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Providing person-centred care is about respecting and valuing the rights of the person you are supporting to live their life as they choose to. Think about the sort of care you would like to receive, how you would like your individuality, independence, privacy, choices, dignity, respect and rights to be valued. Person-Centred support ensures that people are involved in discussions about their care and treatment, that they experience safe and appropriate care and support that meets their needs and protects their rights.

Individuals have needs which can be physical, emotional, social, spiritual, communication support or care, as a carer it is important to listen to the individuals you care for so that you can improve the service and care provided.

People who are being supported in health and social care stated that the most important thing was to be asked how they wanted to be cared for and to be listened to when they answered.

Where care needs to be adapted, the person being cared for should be allowed to know why the change needs to be made and that a way to care for them will be found that they are happy with.

Here are some comments from people who are being supported in health and social care. By looking at what people we care for want, we can improve the service we offer.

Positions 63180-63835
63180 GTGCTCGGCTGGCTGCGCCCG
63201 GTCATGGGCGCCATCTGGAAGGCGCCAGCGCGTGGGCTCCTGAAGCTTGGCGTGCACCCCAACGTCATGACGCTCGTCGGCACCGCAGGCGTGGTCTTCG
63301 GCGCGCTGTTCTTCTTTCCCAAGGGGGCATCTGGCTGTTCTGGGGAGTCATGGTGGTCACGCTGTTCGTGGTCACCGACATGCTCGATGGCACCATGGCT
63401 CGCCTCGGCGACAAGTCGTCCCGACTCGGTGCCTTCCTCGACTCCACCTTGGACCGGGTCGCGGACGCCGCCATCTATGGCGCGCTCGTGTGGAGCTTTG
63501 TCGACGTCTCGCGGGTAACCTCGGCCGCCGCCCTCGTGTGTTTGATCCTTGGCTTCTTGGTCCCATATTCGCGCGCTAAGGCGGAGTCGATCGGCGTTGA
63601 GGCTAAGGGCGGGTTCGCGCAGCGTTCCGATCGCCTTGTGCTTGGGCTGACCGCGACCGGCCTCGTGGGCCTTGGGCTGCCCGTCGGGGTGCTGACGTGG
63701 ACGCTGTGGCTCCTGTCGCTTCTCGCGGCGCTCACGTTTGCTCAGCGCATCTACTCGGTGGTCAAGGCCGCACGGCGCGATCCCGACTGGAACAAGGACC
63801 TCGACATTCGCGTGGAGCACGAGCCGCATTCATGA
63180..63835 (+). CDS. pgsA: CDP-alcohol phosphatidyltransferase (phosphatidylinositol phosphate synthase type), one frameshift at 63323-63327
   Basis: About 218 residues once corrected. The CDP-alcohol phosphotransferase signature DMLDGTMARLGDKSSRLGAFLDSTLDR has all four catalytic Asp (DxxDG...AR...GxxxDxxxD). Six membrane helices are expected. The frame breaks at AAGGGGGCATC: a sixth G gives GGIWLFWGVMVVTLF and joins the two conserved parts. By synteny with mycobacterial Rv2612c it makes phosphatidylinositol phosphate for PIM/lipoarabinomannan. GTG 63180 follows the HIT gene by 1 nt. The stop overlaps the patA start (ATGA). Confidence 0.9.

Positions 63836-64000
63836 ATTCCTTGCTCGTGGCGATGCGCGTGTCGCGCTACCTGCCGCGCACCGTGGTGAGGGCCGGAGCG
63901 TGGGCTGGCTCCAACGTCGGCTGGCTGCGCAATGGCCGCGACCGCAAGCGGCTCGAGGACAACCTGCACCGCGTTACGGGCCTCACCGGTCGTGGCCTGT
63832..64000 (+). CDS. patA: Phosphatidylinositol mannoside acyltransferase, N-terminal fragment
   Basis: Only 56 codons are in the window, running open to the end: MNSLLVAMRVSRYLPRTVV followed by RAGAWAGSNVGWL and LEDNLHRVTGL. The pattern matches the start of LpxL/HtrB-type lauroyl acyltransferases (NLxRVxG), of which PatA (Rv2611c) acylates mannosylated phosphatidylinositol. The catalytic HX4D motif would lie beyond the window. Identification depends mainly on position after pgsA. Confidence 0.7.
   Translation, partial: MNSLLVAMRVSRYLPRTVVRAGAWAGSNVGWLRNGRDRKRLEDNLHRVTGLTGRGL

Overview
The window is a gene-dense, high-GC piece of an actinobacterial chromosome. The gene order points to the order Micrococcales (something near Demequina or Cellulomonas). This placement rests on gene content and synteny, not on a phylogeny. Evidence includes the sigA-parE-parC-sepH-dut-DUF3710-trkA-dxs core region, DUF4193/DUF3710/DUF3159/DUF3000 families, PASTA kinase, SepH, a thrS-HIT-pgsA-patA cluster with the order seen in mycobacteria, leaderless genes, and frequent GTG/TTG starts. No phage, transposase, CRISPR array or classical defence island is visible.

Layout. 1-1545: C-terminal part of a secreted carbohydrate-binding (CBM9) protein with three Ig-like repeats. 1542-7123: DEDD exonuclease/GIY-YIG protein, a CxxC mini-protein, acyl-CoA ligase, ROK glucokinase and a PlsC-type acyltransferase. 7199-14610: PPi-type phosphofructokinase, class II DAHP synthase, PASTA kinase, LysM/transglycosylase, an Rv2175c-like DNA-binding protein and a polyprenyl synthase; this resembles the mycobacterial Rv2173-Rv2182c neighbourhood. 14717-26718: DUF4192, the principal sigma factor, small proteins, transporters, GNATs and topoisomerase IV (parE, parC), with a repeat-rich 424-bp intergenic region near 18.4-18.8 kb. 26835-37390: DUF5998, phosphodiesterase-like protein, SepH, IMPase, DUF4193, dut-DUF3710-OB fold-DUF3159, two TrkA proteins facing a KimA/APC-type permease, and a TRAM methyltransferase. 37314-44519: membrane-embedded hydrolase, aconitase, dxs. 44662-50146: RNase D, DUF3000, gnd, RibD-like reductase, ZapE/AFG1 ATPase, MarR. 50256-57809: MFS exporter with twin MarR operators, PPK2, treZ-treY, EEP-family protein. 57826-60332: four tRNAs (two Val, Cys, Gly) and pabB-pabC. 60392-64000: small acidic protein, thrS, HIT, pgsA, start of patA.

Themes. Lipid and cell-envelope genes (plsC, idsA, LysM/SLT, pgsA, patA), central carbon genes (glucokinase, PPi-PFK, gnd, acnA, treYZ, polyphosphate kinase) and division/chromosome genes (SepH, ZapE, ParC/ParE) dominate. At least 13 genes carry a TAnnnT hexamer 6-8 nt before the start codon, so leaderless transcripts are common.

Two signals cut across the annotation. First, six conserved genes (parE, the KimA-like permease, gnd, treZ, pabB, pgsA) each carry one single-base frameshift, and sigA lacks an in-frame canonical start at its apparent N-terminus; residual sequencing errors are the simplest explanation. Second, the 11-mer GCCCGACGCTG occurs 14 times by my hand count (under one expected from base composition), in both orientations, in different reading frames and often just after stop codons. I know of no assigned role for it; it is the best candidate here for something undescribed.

• Be polite to me and my family
• Be careful not to embarrass me
• Help me do as much as I safely can for myself
• Let me be alone when I want
• To share what they know about me only with people who need to know

In your role as a carer you may come across the term ‘personalisation’. Personalisation is about enabling people to be more in control of the services they receive.

The Person-centred approach and personalisation share the same values and essentially try to achieve the same goal. Personalisation may be seen as the entire process whereas a person centred approach is one of the ways of bringing about personalisation.

A persons well being may include:

  • A sense of hope
  • Confidence
  • Self esteem
  • Ability to communicate their wants and needs
  • Ability to make contact with other people
  • Ability to show affection
  • To experience and show pleasure or enjoyment.

Your role as a carer is to help people choose the way their care needs are met and also to help them plan for the longer term. Each person’s choices will be different depending on the types of tasks you are doing together and their abilities. When the person makes a decision that you feel is risky, discuss your concerns with them, and if possible support them to understand the risks.

People have a right to be treated as individuals. Their care plan should reflect this.